By Jeff Manning | The Oregonian/OregonLive
About 400 pharmacy technicians and other workers at Kaiser Permanente in Oregon walked off the job Sunday, beginning a 21-day strike.
Another 4,000 Kaiser workers in Oregon and southwest Washington are poised to do the same Wednesday morning in a three-day strike that includes 75,000 Kaiser workers across the health care giant’s vast territory.
“It could be the largest health care strike ever,” said Alan Dubinsky, communications director for Service Employees International Union Local 49. The local union represents certified nursing assistants, emergency room techs, dietary workers and several other categories of workers in more than 60 Kaiser facilities in the region.
“It’s all about staffing,” Dubinsky said. Workers feel that hospital management has created an environment unfair to them and unsafe for patients by not replacing the thousands of employees who walked away during the pandemic.
Kaiser officials said Monday they will continue to negotiate in hopes of averting the strike slated to begin Wednesday.
“We jointly agreed this morning to continue to meet through midday Tuesday if needed, to reach an agreement,” the company said in a written statement. “A strike is not inevitable, and it is certainly not justified.”
Patients should expect Kaiser hospitals and emergency rooms to remain open if a strike isn’t averted, Kaiser said. Facilities will continue to be staffed by physicians, managers and staff. In some cases, Kaiser said, “contingent workers” will augment regular staffers.
Some of Kaiser’s pharmacies, like those in outpatient settings, are temporarily closed. Pharmacies in Kaiser hospitals and medical offices with urgent care facilities will stay open.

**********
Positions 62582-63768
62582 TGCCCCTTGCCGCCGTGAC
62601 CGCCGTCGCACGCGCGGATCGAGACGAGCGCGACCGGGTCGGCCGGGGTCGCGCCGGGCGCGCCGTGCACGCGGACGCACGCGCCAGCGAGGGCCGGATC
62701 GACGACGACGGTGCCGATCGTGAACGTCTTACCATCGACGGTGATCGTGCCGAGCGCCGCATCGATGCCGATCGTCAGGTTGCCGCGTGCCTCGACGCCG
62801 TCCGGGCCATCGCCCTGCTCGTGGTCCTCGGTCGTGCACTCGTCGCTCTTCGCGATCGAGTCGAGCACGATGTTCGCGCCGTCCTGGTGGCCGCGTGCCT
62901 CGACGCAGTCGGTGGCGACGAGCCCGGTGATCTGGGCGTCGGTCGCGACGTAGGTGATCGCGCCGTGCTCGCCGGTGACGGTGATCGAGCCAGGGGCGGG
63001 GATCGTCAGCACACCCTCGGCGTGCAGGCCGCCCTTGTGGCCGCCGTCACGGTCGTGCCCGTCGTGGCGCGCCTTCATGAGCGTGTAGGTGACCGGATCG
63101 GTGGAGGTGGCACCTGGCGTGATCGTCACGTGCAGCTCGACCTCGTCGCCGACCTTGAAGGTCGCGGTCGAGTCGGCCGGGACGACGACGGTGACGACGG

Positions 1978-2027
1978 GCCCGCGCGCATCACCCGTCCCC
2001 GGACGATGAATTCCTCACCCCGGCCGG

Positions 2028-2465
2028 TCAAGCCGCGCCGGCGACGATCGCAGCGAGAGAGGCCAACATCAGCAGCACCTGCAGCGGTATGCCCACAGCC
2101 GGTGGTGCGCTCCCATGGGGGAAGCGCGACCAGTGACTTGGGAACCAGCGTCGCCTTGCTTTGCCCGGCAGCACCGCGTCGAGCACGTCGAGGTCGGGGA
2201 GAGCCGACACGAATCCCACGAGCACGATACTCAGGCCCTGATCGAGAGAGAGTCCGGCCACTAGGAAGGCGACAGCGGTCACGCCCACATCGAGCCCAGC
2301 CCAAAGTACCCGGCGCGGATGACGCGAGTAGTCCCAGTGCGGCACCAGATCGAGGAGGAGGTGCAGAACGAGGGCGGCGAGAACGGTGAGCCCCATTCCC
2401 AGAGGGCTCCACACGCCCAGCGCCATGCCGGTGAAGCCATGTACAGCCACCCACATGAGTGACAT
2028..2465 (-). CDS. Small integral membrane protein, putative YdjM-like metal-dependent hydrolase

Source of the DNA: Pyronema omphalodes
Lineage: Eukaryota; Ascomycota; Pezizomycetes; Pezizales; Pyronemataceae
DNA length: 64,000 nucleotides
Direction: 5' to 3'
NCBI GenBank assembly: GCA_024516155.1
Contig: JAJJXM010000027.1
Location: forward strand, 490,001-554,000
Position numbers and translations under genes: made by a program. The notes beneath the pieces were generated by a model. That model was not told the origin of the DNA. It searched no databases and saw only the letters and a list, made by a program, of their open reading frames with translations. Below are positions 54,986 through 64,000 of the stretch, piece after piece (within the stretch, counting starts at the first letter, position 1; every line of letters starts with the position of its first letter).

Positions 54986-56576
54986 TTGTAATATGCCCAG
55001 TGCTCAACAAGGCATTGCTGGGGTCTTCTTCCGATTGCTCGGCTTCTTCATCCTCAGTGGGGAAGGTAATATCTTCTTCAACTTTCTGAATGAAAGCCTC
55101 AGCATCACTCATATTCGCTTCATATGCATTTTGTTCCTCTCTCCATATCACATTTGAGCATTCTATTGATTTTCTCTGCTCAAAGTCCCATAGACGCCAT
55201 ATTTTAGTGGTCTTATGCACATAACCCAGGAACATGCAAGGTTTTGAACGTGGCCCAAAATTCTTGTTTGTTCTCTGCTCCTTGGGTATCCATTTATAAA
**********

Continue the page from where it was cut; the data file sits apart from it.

Kaiser says it has offered guaranteed across-the-board wage increases totaling 12.5% over 4 years. It has proposed a $21 minimum wage in Washington and Oregon that would go up to $23 by 2026.
Nurses made similar arguments about insufficient staffing in contract talks this summer with Providence Portland Medical Center in Northeast Portland and with Oregon Health & Science University. In both cases, the nurses won lucrative new compensation packages as well new promises about sustained higher staffing levels.
The Kaiser pharmacy employees are represented by the United Food and Commercial Workers Local 555. They are picketing daily at locations including Kaiser Sunnyside Medical Center in Clackamas and Kaiser Westside Medical Center in Hillsboro.
The pharmacy techs pulled out of the coalition of unions representing the vast majority of workers. They went out on strike earlier and will stay out longer than their coworkers represented by other unions.
“Sometimes you’ve got to declare yourself and make your position known,” said union spokesperson Miles Eshaia.
Kaiser pleaded with workers to remain on the job.
“We understand and share the frustration, the burnout, and the exhaustion,” Kaiser said. ” We will absolutely do the right thing for our employees, to support them, reward them and be there for them. We also have a responsibility to make sure our high-quality care is affordable and available to meet our members’ needs.”